When I was an adolescent growing up in America in the early 1970s, I knew of only two Israeli films. There was the soldier movie — that was Yosef Milo’s “He Walked Through the Fields.” And there was the one about Jaffa’s underclass — that was Menachem Golan’s “Kazablan.”
Four decades later, for three years in a row, Israeli films have been Oscar nominees for the best foreign-language film. Of the three, two are soldier films — Joseph Cedar’s “Beaufort” and Ari Folman’s “Waltz With Bashir.” The third is this year’s nominee, “Ajami,” Scandar Copti and Yaron Shani’s saga of the Jaffa underclass.
So what’s new?
The easy answer is that the two older films are inspiring and uplifting, while the three new ones are depressing and angst-ridden.
“He Walked Through the Fields,” based on Moshe Shamir’s War of Independence novel of the same name, is a hagiography of Uri, the Sabra warrior. This hardworking kibbutznik and Palmach fighter gave everything for his country and opened his arms to the lost survivors of the European Holocaust (in the literal sense, he opened his arms to Mika, his Polish-born girlfriend).
In “Kazablan,” a whimsical musical based on Yigal Mosenzon’s play, Yehoram Gaon starred as a Sephardi everyman to whom anyone could relate. It managed to make the Israeli ethnic divide seem like fun.
You could understand why these two films got screened at Hebrew schools and Hillel houses. They portrayed Israel as heroic and quaint, proud and united. The men were handsome and rugged and had good voices. The women were loving and dutiful.
Compare those pictures with the grim account of the moral turpitude of Israel’s 1982 invasion of Lebanon in the animated “Waltz With Bashir” and the narrative presented by “Beaufort” of the bloody and ultimately futile attempt to hold on to an outpost that was the most prominent symbol of the Jewish state’s long sojourn on the other side of its northern border. The powerful portrayal in “Ajami” of the impossible choices that poverty, discrimination and tradition force on Jaffa’s downtrodden inhabitants focuses on the “others” who were invisible in “Kazablan” — the city’s Arabs. These aren’t films that are likely to get Jewish adolescents fired up about aliyah.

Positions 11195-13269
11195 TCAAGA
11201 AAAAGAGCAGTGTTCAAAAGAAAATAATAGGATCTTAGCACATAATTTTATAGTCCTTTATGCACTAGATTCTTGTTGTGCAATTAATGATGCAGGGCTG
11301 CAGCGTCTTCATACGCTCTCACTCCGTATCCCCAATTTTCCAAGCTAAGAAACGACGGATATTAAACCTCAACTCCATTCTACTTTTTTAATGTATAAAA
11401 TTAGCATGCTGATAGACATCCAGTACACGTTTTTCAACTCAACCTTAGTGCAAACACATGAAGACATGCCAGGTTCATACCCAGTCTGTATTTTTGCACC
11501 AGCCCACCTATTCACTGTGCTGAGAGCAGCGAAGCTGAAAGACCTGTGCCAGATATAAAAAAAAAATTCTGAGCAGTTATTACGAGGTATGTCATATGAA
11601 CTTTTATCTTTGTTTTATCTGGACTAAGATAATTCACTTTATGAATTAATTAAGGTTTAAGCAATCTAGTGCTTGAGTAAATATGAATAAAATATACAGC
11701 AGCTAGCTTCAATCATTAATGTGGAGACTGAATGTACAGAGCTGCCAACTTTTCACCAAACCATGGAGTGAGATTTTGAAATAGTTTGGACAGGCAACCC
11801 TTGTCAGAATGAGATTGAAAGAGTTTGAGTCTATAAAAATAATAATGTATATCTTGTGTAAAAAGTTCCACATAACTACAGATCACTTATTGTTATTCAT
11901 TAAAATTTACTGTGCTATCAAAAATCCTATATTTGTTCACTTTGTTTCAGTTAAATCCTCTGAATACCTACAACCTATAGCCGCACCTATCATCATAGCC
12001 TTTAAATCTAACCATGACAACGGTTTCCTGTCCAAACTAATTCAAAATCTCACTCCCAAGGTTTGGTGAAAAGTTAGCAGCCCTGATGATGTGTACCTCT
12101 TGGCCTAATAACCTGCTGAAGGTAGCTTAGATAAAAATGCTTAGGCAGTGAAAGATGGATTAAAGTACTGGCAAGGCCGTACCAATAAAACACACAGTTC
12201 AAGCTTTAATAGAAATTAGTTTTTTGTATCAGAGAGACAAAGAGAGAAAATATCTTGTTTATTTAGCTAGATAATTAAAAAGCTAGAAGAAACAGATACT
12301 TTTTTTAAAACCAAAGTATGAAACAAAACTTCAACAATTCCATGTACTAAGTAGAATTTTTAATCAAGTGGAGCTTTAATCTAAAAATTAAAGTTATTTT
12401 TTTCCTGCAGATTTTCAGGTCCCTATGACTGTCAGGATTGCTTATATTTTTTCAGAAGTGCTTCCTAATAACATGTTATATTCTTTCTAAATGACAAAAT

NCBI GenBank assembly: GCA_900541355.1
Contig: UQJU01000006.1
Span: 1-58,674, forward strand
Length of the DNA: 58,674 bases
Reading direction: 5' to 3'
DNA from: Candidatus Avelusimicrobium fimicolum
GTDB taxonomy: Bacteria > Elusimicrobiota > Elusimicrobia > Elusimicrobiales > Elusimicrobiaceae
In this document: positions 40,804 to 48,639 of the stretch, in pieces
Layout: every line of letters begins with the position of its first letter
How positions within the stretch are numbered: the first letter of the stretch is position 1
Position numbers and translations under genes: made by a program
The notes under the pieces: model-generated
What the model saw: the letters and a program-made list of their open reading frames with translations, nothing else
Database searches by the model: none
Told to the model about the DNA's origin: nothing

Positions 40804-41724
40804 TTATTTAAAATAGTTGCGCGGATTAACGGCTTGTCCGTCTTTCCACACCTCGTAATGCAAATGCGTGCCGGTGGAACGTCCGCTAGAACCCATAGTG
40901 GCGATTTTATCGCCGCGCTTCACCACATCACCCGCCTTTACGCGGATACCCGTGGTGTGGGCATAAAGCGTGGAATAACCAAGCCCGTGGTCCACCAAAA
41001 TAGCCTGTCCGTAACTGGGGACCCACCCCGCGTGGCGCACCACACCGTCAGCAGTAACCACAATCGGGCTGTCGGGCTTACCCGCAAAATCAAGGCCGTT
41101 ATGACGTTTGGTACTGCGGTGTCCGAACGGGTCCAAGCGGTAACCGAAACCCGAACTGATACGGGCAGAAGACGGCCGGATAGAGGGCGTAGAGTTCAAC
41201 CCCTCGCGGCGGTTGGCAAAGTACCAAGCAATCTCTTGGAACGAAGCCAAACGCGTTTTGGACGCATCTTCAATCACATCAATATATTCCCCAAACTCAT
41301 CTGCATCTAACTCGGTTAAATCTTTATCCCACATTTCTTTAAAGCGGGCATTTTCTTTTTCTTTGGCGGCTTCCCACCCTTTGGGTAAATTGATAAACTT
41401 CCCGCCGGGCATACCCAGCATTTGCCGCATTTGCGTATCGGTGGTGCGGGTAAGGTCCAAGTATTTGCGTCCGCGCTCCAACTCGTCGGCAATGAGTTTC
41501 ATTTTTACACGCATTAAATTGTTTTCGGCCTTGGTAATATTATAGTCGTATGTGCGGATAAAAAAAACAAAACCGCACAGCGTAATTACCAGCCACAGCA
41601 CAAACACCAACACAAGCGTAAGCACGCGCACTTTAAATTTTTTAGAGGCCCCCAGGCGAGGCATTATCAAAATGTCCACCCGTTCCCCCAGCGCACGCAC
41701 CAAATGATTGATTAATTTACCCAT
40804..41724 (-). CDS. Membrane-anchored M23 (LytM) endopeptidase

Hence the common wisdom that the earlier films are affirming and the later ones judgmental, the former Zionist and the latter post-Zionist. But that, of course, depends on what one means by those terms. When a society goes to the movies to look backward, is that positive? When the image of Israel presented by its cinema is of a state that papers over rather than confronts its problems, is that Zionist?
I would suggest that what really separates the older films from the new is their treatment of time. The two older films are nostalgic — they hark back to an idealized past. Notably, they are both acts of homage that return to stories written much earlier by veterans of the Palmach, the elite socialist-Zionist military force of the War of Independence. “He Walked Through The Fields” came out in 1967, as a new generation was grappling with the question of whether the model set by its pioneering fathers and mothers was applicable to a modern, heterogeneous society — one that soon acquired vast new territories. “Kazablan” hit the screen a year after the Yom Kippur War and three years after the Sephardi Black Panthers shocked Golda Meir by not being grateful for the unemployment, poverty and substandard housing that they had been bequeathed by paternalistic Ashkenazi-dominated governments.
In contrast, the three Oscar nominees are all new stories. The first is based on a recent novel, the second has an original screenplay and the third was improvised as it was made. In all three, the past is problematic, not inspirational. In “Beaufort,” it is an albatross that imposes an impossible, deadly and seemingly meaningless task on a group of young men. In “Waltz With Bashir” and “Ajami” time comes completely apart. The former documents the director-animator’s journey into his former deeds as a soldier as he recovers events and scenes he had long suppressed. The film spirals through time until it finds the young Folman firing flares over Beirut to light up the Sabra and Shatilla refugee camps while Lebanese Phalangists slaughter Palestinians. “Ajami” tells the same story twice; in the first telling, the plot moves as if it were guided by fate and melodrama; in the second we see that each of its many murders was the product of human error, sorrow and malevolence — and all entirely preventable.
“He Walked Through the Fields” and “Kazablan” are films produced by a society that was still unsure of itself and that worried incessantly about the image it projected outside its borders. “Beaufort,” “Waltz With Bashir” and “Ajami” are the fruits of an open, intelligent and self-reflective society that has emerged from its insecure adolescence. For all their darkness, they are much greater films than their predecessors, precisely because they portray a fascinatingly fallible and human Israel. That’s a side of Israel that we shouldn’t be afraid of showing to the world — and maybe it will even, on Oscar night, bring home a statuette.
Haim Watzman is the author of “A Crack in the Earth: A Journey Up Israel’s Rift Valley” (Farrar, Straus and Giroux, 2007) and “Company C: An American’s Life as a Citizen-Soldier in Israel” (Farrar, Straus and Giroux, 2005). He blogs at southjerusalem.com